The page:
The name , but the lovely sounding moniker isn't welcome everywhere. In fact, Portugal specifically bans parents from using it, along with other popular picks like Emily, William, and Michael.
The republic's not alone. Denmark, Iceland, Hungary, and Saudi Arabia also enforce specific naming conventions where nes might not make the cut. Check out some of the most interesting offenders below:
While Caterina gets the thumbs up, the Anglicised version is another no-go in Portugal. To keep all of the strict laws straight, the government maintains an 83-page list of approved and unapproved options.
Denmark is another country that maintains a specific register. Both countries prefer monikers that fit their native languages and cultures, so expats might be out of luck if they're hoping to give their children family names.
Not to be outdone, a special naming committee determines the "introduction of new given names into the culture of Iceland." While Sarah's not on the official list, parents can fill out a special form and request it get added to the register.
In 2014, Saudi Arabia's Interior Ministry released a list of 51 banned names reportedly not in line with "social traditions." While most selections appear to have religious connotations, foreign-sounding options like Linda also got prohibited.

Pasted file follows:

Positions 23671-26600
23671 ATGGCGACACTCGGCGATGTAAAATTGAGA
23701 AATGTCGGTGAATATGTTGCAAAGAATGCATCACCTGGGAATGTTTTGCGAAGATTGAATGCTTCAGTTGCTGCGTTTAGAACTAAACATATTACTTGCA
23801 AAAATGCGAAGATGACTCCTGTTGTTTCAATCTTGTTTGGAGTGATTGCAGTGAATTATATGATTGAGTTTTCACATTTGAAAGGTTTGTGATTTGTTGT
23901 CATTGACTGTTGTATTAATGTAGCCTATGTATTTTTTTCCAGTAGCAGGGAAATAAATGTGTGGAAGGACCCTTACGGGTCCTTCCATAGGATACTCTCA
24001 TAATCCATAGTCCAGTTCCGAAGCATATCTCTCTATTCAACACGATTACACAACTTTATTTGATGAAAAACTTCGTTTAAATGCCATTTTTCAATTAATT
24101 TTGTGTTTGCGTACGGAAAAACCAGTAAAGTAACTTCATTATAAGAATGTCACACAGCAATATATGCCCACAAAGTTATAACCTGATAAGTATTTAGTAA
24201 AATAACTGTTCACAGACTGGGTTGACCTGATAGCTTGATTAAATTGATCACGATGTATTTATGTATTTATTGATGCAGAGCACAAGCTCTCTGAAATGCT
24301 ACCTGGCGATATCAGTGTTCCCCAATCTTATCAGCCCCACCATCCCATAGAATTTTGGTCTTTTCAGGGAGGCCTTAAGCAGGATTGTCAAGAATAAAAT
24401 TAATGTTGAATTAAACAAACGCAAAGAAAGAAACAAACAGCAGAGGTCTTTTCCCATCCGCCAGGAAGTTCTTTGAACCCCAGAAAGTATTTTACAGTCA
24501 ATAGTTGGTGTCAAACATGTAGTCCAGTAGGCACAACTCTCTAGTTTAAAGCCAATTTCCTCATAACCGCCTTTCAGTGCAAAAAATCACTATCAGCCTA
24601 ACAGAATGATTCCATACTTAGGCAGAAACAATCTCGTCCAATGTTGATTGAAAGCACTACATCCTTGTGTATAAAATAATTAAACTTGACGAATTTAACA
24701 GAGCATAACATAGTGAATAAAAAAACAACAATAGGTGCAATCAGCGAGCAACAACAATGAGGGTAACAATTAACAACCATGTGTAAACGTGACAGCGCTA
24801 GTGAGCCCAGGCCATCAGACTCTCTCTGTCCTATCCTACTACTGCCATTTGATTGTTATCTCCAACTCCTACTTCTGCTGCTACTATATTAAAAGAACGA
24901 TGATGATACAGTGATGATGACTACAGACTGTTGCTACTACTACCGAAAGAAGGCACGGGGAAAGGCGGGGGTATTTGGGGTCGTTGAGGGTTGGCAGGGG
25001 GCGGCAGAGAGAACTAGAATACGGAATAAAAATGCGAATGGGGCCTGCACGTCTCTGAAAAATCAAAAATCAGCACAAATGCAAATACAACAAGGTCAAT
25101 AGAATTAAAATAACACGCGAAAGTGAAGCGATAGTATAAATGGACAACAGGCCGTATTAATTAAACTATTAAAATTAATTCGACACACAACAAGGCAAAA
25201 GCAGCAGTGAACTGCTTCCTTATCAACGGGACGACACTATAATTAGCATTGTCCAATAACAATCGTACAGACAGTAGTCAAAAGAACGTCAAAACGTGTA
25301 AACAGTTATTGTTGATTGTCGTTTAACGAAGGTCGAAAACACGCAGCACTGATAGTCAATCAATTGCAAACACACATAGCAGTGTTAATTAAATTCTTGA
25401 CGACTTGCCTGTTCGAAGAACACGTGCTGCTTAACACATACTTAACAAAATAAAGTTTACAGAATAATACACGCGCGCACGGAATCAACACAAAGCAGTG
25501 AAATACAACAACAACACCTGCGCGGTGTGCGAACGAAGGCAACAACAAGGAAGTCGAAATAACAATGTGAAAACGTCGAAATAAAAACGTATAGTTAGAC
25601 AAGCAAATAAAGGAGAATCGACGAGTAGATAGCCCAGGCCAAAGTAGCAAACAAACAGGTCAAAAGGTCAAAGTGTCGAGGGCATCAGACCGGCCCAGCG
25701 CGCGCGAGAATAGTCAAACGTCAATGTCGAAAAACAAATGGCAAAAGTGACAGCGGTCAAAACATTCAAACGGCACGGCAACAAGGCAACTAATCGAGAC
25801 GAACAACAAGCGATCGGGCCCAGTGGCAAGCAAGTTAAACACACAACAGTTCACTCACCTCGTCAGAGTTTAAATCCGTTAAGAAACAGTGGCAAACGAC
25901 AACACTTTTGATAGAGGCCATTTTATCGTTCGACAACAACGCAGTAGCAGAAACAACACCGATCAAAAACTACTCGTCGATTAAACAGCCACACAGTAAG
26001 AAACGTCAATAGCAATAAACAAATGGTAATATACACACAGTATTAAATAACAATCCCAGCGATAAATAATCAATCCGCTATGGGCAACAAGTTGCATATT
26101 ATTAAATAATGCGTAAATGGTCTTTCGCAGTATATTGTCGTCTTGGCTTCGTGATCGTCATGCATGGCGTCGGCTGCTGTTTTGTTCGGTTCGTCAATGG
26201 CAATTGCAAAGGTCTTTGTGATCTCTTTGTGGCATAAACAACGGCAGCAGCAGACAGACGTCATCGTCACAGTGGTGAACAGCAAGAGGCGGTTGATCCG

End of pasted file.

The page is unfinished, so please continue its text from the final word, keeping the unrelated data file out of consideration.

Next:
Sorry, . Both of the actually go against Portuguese naming laws, along with their dad William.
There are currently no Icelandic babies with the English name meaning "home ruler"—at least not yet.
It's the in the States, but Denmark omits it from its official list.
Hungary also maintains a registry of approved names that adhere to its native language. So while Stefán gets approved, the predominant English spelling won't work.
Tom, Thomas, and Thomás all get denied under Portuguese law.
Saudi parents need to steer clear of this trending girl's name as well.
It's unclear if it's officially banned, but a couple in Germany wanted to name their son Lucifer and a judge quickly put a stop to that. The name is also forbidden in New Zealand.
This article originally appeared on Goodhousekeeping.com. Minor edits have been made by the Cosmo.ph editors.